Things to see and do: The 12th-century Glasgow Cathedral and its neighboring 37-acre Victorian garden cemetery Necropolis require a visit.
Glasgow’s history as a waterfront city is on display at the Riverside Museum and The Tall Ship at Riverside. The museum has vintage cars, model boats and horse-drawn carriages and the Tall Ship has a restored vessel to explore.
It is always worth checking the schedule at the SSE Hydro, Glasgow’s performance venue, to see what the line up is when you are in town. If the weather is nice, the Glasgow Botanical Gardens are worth a visit.
Inverness (Loch Ness and Scottish Highlands)
Inverness is the gateway to the Scottish Highlands (Northern Scotland) and sits on the River Ness (yes, as in Loch Ness).
Getting there: You can rent a car from EDI and drive the three hours to Inverness. Alternatively, trains from Edinburgh to Inverness in 3 1/2 hours and start at $10.50 one-way, if booked ahead. There are also buses from EDI to Inverness that take a minimum of four hours and 20 minutes.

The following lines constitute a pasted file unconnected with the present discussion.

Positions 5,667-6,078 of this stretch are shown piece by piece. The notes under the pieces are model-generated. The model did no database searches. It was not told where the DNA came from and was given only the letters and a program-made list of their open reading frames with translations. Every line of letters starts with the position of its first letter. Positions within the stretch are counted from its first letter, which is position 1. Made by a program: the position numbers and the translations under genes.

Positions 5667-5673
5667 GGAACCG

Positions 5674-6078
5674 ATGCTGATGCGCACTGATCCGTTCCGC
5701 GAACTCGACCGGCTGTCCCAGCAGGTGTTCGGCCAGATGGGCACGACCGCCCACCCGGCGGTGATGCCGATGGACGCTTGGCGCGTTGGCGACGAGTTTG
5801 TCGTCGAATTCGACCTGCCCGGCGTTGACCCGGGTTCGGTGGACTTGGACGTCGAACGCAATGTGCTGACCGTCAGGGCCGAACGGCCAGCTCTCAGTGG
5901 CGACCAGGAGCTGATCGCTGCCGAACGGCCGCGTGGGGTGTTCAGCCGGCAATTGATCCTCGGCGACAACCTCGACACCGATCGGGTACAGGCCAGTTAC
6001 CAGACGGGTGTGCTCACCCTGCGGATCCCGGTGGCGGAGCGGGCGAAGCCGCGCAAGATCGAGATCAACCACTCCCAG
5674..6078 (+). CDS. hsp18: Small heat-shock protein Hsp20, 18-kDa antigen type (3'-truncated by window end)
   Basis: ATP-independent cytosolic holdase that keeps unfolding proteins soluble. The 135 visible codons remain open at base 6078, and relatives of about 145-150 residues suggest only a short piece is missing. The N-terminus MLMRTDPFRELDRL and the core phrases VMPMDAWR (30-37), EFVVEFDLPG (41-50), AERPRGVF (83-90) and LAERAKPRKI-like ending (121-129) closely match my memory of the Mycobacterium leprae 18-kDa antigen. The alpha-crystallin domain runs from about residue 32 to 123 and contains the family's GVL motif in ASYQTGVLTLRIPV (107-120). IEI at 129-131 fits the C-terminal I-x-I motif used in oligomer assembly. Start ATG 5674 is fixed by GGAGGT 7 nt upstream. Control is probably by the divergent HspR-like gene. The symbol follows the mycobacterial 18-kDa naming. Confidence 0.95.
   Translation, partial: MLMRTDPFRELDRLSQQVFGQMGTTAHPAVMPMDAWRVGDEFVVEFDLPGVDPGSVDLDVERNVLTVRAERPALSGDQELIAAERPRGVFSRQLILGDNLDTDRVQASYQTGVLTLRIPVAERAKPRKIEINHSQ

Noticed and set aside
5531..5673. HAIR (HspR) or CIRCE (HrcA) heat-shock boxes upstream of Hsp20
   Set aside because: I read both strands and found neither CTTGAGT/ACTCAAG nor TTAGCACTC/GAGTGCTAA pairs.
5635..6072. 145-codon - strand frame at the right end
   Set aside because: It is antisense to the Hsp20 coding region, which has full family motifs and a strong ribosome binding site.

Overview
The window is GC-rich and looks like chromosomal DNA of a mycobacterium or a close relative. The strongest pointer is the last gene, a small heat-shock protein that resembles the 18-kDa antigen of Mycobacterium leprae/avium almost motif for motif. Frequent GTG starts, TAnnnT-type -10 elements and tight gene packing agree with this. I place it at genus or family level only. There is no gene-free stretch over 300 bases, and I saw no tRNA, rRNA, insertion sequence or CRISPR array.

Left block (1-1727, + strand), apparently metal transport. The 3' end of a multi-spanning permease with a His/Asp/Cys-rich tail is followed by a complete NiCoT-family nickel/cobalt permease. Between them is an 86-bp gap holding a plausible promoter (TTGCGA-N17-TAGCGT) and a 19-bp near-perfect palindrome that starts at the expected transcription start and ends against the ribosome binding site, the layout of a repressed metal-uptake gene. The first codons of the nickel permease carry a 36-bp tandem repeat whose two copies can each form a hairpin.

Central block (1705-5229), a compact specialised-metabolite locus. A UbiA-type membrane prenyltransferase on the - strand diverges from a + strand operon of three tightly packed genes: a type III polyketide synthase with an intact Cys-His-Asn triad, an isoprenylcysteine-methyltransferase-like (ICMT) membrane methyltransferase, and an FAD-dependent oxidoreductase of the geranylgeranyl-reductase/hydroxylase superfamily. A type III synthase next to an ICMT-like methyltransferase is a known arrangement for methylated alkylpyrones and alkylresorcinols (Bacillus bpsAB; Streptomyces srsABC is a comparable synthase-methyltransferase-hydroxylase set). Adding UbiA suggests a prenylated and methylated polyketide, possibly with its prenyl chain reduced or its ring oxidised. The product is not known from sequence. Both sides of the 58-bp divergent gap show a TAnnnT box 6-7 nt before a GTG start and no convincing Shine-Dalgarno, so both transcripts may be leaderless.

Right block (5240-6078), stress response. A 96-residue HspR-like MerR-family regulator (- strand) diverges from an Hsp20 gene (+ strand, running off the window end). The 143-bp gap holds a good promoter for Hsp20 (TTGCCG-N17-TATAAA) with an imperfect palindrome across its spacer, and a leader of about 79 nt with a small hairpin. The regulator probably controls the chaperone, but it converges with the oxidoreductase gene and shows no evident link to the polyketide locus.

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Where to stay: The Holiday Inn Express Inverness gets high marks from IHG members who value a place to park their rental car while gearing up for their Highlands adventure.
Things to see and do: Inverness is often just a jumping-off point for exploring the Highlands but is worth a visit before you venture north. The Inverness Castle and the Cathedral of St Andrew offer views over the River Ness. You can prepare for your venture to the Highlands by learning about its history at Inverness Museum and Art Gallery. Make sure you also take a walk in the indoor Victorian Market.